09-11 HISTORIC FERNANDINA-LESESNE HOUSE 2 OPTFERNANDINA BEACH: While strolling down historic Centre Street in Fernandina Beach we came across a Florida Heritage Site marker that read, “THE LESESNE HOUSE This Classical Revival style residence, built by Dr. John F. Lesesne is one of the oldest homes in Fernandina Beach. Dr. Lesesne left Fernandina during the Civil War and did not return. In 1868 the house became the property of the family of Judge John Friend who had been appointed district tax commissioner after the war by President Andrew Johnson. Friend was a lawyer and served as a county commissioner and judge. At the time of this death in 1878 he was state senator-elect from Nassau County. The descendants of the Friend family still occupy the home. This double galleried home constructed of hand-hewn lumber fastened with wooden pegs is one of the major points of interest in the Fernandina Beach Historic District which was listed in the National Register of Historic Places in 1973.” We shot this pic in front of the super-cool historic home and if you decide to make your way here too, head to 415 Centre Street, Fernandina Beach, 32034.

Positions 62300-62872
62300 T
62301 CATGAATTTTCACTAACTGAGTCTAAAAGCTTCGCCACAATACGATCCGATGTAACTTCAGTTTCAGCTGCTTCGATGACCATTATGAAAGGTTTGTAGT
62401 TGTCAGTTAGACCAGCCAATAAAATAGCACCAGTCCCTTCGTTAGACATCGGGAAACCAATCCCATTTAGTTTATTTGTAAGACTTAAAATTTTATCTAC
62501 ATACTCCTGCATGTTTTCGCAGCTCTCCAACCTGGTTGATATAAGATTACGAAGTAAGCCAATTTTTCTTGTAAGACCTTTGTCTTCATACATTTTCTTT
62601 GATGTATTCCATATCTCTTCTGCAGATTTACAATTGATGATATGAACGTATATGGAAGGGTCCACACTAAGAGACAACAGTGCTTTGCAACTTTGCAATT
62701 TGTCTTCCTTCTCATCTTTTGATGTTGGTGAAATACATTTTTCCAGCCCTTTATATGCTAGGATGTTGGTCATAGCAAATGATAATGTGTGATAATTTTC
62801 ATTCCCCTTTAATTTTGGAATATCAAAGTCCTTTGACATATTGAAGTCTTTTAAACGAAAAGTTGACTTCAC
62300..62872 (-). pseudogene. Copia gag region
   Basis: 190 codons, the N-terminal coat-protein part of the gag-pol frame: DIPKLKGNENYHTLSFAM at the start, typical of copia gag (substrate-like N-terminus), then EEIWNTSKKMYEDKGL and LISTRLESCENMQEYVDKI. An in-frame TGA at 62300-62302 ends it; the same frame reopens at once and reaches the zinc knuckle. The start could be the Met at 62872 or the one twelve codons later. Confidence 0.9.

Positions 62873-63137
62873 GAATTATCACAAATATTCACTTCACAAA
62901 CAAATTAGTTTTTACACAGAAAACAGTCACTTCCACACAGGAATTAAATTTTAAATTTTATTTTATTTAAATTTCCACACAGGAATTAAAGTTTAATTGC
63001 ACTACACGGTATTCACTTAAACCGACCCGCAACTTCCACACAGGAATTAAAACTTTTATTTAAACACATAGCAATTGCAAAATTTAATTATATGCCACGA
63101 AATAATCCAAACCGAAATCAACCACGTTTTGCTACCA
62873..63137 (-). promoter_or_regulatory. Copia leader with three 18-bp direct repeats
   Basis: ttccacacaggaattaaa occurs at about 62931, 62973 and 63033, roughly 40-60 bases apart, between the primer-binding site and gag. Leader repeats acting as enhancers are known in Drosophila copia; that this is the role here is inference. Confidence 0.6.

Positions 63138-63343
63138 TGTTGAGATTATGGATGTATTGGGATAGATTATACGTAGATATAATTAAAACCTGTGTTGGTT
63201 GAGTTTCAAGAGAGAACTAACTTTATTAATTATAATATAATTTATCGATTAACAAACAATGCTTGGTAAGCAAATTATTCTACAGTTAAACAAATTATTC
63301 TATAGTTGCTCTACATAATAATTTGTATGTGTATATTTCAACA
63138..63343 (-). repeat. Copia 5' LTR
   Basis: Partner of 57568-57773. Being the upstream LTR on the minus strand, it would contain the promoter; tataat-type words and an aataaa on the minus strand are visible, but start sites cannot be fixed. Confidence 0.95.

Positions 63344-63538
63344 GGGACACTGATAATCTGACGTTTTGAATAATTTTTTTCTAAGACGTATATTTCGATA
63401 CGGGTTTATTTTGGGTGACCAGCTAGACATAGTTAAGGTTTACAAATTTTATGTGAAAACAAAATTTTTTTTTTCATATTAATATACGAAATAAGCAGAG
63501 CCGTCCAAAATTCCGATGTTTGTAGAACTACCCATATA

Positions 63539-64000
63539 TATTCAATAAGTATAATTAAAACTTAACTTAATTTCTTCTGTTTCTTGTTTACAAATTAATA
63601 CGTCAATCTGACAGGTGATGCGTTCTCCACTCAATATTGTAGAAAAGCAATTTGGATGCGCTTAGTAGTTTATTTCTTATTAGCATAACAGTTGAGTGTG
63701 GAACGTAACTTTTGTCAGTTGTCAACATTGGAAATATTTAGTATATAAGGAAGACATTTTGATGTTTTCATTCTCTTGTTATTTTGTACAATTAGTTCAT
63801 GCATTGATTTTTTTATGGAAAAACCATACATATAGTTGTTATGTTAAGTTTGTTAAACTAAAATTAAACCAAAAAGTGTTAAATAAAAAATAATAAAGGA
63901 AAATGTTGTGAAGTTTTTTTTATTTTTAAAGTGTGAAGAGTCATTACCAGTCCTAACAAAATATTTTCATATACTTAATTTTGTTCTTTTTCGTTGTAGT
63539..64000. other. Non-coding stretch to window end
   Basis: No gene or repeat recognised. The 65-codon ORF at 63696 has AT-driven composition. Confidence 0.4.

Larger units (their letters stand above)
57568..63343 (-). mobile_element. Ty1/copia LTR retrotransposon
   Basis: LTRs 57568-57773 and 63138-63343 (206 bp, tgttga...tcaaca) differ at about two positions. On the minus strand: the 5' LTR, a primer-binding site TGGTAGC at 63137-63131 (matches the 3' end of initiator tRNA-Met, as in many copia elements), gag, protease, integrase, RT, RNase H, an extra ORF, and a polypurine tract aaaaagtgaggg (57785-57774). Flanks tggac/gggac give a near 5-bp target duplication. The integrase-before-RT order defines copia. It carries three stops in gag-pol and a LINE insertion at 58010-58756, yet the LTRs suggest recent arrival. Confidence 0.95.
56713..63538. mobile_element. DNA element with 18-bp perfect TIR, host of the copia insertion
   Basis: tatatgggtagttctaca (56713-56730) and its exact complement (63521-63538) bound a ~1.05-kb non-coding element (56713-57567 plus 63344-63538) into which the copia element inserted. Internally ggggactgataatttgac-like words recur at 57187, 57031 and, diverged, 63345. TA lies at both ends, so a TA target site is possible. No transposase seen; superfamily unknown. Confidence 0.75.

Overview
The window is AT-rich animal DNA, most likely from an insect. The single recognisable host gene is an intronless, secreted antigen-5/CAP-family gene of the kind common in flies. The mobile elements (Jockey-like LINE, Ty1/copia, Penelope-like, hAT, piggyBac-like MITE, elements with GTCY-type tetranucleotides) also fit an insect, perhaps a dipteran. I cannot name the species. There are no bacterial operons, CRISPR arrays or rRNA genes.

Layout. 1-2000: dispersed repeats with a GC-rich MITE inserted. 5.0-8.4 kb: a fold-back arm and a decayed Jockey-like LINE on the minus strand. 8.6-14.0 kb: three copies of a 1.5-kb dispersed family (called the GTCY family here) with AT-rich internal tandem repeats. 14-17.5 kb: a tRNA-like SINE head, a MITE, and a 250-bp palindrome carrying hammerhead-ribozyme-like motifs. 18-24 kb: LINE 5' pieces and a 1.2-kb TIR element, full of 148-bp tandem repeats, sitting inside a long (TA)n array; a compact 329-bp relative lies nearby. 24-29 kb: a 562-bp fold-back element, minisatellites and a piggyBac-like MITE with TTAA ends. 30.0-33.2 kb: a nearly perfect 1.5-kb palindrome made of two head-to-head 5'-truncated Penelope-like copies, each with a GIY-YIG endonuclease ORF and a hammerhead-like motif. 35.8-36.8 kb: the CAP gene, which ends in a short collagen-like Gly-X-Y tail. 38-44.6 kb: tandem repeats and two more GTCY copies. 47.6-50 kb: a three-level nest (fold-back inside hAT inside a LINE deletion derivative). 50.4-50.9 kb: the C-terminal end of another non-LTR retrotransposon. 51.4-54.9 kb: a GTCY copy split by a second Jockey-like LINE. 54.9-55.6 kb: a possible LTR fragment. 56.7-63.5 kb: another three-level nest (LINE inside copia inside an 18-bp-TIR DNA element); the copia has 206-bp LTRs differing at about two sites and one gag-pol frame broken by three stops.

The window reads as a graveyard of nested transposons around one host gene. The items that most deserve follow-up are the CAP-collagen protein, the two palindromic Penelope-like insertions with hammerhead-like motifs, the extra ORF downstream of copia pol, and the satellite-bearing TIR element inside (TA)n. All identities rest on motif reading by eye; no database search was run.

Historic Fernandina

FERNANDINA BEACH: Ready for a haunt? This one from Waymarking.com is about The Palace Saloon, Florida’s oldest continually operated drinking establishment. Between 1880-1910 the Fernandina docks were among the busiest in the south and in its prime, welcomed ships from every corner of the world. Of the many saloons that lined the lively streets of Fernandina’s harbor district – and there were over 20 at the time – only one had the distinction of being the “Ship Captains’ Bar” and that was The Palace Saloon. While the ghosts of a Rockefeller and a Carnegie are rumored to be among these who linger here too, it’s the spirit of Uncle Charlie that is believed to be most active. Bartender Charlie Beresford, who worked at the saloon from 1906 to 1960 became known to patrons as “Uncle Charlie”. Legend has it Charlie would bet patrons they couldn’t throw coins and have them land (and stay) on the busts of statues behind the bar. Needless to say, at the end of each night he’d scoop up quite a bit of change. After he died, another bartender made the same bet with patrons and felt a hand on his shoulder as though he were being told to stop. Charlie’s spirit has also purportedly played a tune or two on the piano even though its keys were encased in plexiglass and although Uncle Charlie passed away in 1960, some maintain he never actually left. We shot this pic of the legendary Palace Saloon and if you decide to come here and try to make contact with Uncle Charlie for yourself, head to Fernandina Beach on Amelia Island and make your way to 117 Centre St., 32034.